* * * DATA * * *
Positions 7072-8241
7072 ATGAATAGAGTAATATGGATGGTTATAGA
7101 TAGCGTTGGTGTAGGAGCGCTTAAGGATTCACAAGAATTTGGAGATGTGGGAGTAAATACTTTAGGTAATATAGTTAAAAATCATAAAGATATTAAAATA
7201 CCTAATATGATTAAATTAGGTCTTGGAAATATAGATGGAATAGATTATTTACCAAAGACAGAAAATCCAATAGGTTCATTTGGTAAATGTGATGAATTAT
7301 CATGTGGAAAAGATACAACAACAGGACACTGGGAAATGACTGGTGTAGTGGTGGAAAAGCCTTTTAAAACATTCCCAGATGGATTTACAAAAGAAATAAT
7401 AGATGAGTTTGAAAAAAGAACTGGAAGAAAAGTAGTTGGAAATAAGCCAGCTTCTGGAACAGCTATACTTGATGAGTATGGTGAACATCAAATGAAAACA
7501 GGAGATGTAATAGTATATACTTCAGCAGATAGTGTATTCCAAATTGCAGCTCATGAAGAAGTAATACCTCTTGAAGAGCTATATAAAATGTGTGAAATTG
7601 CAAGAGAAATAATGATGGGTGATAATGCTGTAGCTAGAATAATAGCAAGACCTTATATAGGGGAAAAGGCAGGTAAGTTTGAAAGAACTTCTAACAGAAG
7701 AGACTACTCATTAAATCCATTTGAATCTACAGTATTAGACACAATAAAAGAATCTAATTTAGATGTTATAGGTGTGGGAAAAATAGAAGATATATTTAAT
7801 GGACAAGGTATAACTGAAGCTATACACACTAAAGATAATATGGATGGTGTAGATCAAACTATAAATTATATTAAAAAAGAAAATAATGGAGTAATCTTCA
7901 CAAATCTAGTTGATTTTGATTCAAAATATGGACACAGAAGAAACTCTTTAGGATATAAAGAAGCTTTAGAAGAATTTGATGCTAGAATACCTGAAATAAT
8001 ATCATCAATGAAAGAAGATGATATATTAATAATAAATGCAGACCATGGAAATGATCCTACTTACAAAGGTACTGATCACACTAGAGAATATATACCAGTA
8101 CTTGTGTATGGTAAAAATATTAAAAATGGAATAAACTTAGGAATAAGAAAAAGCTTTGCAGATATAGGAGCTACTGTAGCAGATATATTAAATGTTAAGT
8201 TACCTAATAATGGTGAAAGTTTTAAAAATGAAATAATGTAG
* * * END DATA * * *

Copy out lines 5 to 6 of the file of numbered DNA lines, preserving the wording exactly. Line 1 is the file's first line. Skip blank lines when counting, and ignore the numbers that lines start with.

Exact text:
7301 CATGTGGAAAAGATACAACAACAGGACACTGGGAAATGACTGGTGTAGTGGTGGAAAAGCCTTTTAAAACATTCCCAGATGGATTTACAAAAGAAATAAT
7401 AGATGAGTTTGAAAAAAGAACTGGAAGAAAAGTAGTTGGAAATAAGCCAGCTTCTGGAACAGCTATACTTGATGAGTATGGTGAACATCAAATGAAAACA